Saturday Diary / A hand up for a dad on a second lap around the track

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I had a delightful little surprise the other day.

My youngest son Eli grabbed my hand as we were walking through a busy parking lot.

It caught me off guard because it had been a while since the last time he held my hand, and I suddenly realized how much I missed that -- and treasured it.

He used to do it all the time when he was a preschooler, reaching up to wrap his pudgy little fingers around my pinky as we'd walk up some steps to his preschool or venture across a street.

But now he's a big boy. He's 7 and just finished first grade. Sesame Street has given way to Scooby-Doo. He plays soccer and baseball instead of hide-and-seek. His favorite bedtime stories are "The Misadventures of Junie B. Jones" instead of "Goodnight Moon" or "The Cat in the Hat."

He even has homework most nights. Thankfully, the math isn't too complicated yet.

But I find that I treasure seemingly mundane moments, such as homework or reading bedtime stories, or him impulsively grabbing my hand, because Eli is giving my wife and me another lap around the parenting track.

We have two other children, but they're older. Quite a bit older.

One is 23 and now lives on her own and is carving out a career in the world of retail fashion. The other is very literally his big brother. He just finished his freshman year in college and could bench press Eli rather easily. In fact, sometimes he does exactly that.

So here I am, a good bit north of 50, helping my first-grader with his math and reading homework, and going to soccer and little league games. Again.

And you know what? It's more fun than you can imagine.

Oh sure, I get the occasional well-meaning person who invariably offers a compliment about my grandson. I usually just smile, explain that he's my little blessing. And then I smack them with my cane.

(Just kidding. I don't use a cane. Yet.)

Others will say, Oh, he'll keep you young.

Let's hope so. What he does is he keeps you running. Eli, like many people in his age group, is remarkably athletic and energetic. When he gets home from school, he's ready to run. When my wife gets home from work, he's ready to run. When I get home from work, a few hours after that, he's ready to run.

But I'm not complaining. He truly is a blessing, even at the end of the day when he's frustrated and overly tired, and I'm sure all you parents with 7-year-olds know exactly what I'm talking about.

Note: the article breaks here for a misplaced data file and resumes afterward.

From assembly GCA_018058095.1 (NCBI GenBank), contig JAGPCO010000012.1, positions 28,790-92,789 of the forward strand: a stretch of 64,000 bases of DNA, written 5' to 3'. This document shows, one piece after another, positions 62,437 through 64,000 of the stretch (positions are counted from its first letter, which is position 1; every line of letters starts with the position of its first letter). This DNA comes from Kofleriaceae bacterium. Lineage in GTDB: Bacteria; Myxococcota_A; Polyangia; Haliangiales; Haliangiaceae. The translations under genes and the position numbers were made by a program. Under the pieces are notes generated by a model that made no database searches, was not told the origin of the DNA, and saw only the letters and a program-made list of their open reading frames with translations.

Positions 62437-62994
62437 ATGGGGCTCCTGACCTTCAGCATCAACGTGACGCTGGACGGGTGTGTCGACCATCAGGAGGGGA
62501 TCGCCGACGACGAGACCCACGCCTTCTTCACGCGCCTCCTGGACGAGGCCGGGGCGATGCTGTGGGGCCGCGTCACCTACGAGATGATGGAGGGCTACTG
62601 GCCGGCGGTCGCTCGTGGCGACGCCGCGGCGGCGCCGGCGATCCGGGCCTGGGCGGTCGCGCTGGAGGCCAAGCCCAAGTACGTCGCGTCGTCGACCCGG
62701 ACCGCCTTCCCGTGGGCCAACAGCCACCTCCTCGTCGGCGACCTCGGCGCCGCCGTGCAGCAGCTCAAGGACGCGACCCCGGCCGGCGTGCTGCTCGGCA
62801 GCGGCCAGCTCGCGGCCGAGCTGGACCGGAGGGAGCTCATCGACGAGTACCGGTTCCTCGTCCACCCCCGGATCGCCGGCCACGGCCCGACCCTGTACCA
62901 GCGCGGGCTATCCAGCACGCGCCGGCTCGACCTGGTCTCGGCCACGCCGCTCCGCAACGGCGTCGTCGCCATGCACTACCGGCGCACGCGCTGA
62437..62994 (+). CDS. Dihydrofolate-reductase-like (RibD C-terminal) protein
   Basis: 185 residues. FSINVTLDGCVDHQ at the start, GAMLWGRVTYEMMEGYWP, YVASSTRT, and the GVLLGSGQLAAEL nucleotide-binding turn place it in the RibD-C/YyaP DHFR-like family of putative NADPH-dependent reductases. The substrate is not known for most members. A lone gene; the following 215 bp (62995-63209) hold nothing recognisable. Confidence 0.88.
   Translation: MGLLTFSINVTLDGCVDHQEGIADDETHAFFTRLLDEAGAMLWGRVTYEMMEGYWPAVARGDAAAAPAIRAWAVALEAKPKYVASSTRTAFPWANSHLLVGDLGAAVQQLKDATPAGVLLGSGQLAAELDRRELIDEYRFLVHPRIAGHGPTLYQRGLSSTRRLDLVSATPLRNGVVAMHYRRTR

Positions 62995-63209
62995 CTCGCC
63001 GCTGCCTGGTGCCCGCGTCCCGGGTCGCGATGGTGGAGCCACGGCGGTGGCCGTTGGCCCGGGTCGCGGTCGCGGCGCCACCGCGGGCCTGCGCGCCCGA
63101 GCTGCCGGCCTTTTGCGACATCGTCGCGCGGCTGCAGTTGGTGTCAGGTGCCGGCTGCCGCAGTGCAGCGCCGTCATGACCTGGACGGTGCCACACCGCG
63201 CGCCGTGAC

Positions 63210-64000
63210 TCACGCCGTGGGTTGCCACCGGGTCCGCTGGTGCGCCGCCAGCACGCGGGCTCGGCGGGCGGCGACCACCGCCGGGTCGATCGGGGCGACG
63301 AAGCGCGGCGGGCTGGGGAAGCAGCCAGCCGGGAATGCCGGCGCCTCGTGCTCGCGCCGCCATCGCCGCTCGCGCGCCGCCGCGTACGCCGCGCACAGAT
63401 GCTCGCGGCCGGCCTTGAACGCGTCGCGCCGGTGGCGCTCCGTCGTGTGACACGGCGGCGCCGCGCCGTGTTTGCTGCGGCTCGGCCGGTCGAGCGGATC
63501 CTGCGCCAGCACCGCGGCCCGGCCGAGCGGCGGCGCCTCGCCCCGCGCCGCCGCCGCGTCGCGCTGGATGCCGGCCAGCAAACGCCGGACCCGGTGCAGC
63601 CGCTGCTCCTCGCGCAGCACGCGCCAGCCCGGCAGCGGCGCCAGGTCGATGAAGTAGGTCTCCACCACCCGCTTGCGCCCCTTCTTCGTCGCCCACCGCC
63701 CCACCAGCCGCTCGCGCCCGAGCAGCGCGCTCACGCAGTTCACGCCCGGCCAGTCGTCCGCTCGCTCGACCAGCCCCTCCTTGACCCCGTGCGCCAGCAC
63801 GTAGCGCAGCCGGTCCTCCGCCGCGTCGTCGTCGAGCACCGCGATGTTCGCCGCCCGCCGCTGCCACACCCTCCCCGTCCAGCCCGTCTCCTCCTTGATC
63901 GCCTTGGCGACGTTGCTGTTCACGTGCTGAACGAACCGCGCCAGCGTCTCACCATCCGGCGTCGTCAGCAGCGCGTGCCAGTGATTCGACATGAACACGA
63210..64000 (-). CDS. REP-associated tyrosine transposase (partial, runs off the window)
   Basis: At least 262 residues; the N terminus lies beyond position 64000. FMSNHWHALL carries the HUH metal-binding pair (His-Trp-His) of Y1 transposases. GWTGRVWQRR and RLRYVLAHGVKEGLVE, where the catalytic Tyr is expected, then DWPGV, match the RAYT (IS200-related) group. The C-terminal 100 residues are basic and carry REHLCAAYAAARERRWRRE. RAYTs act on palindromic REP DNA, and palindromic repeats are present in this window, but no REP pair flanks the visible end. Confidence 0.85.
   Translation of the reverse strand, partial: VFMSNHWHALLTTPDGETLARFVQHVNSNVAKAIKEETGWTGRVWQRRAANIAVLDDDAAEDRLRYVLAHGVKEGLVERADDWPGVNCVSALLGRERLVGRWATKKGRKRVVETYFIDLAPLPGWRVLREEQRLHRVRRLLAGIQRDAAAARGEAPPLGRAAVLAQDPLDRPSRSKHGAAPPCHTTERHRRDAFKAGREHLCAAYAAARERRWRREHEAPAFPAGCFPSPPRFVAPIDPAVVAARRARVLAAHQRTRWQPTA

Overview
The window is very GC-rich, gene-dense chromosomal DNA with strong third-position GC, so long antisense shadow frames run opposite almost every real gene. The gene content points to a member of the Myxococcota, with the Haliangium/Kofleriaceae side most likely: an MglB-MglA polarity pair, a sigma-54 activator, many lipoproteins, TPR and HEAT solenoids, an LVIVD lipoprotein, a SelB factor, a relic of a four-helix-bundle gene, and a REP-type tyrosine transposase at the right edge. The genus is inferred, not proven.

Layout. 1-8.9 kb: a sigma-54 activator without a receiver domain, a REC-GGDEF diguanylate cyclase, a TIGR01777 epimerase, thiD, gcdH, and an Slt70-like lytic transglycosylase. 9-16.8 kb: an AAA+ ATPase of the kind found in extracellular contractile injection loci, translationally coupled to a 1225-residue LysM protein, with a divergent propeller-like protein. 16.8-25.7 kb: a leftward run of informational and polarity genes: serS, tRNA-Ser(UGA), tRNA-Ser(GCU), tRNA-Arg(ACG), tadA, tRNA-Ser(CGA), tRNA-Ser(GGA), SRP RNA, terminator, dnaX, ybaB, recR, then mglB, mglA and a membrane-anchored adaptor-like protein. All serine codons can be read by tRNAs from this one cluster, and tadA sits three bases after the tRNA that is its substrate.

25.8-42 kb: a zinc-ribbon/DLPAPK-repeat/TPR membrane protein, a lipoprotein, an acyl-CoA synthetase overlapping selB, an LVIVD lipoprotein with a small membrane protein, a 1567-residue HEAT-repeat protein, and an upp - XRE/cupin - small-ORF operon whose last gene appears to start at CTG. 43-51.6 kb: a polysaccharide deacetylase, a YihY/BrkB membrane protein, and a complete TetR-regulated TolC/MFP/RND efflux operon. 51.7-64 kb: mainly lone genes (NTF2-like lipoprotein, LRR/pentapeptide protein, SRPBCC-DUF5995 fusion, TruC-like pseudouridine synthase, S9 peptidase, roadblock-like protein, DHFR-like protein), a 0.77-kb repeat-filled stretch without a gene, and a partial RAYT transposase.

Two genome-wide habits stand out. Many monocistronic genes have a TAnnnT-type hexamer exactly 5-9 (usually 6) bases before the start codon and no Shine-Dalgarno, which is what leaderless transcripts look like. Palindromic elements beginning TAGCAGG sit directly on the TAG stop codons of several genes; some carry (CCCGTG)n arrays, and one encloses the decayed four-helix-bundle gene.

He has a curious mind and a wonderful imagination. I love to watch him play make-believe games and marvel at how his little mind works. He is sensitive and smart and although he hasn't mastered the art of tying his shoe, he has a zany sense of humor and a quick wit.

And I've got a front row seat for all of it.

If there's a difference between Dad 1.0 and Dad 2.0, I'm probably a bit more lenient than I was the first time around; more wag and less bark. Maybe it's because I'm older. Or maybe the older ones wore me out a bit. But there's no question that I take the time to savor each little step along the way, because I know each new milestone is the last one I'll mark as a father.

As most parents know, there's something magical about a young child. It's fascinating to see the look in their eyes as they discover the world, and you often rediscover things as you see them though your child's eyes.

When Eli was a baby and growing into a toddler, I often took him with me to visit my father, who used to live at an assisted living complex in South Fayette. Eli was like a celebrity there, always being offered candy and treats by the residents and staff. But the sweetest thing was how the mere sight of him brought smiles to the faces of the mostly octogenerian residents.

As we would walk through the dining room, some would reach out to pat his head or his hand, as if it would give them a fleeting taste of his youth. He was oblivious to most of the adoring attention, but the obvious joy that he brought to those faces was remarkable.

Your children are your children forever. But they are only kids once. Love them. Hug them. But don't coddle them. Keep a loose hand on the tiller and let them make mistakes. But also make sure you help them learn from their mistakes. When they misbehave, hug them more. When they fall down, pick them up, brush them off and send them back out. And celebrate each little accomplishment.

And some day, when you least expect it, they'll do something amazing. Like grab your hand.

opinion_commentary

Matthew Smith is the deputy local news editor at the Post-Gazette (msmith@post-gazette.com or 412-263-1738).


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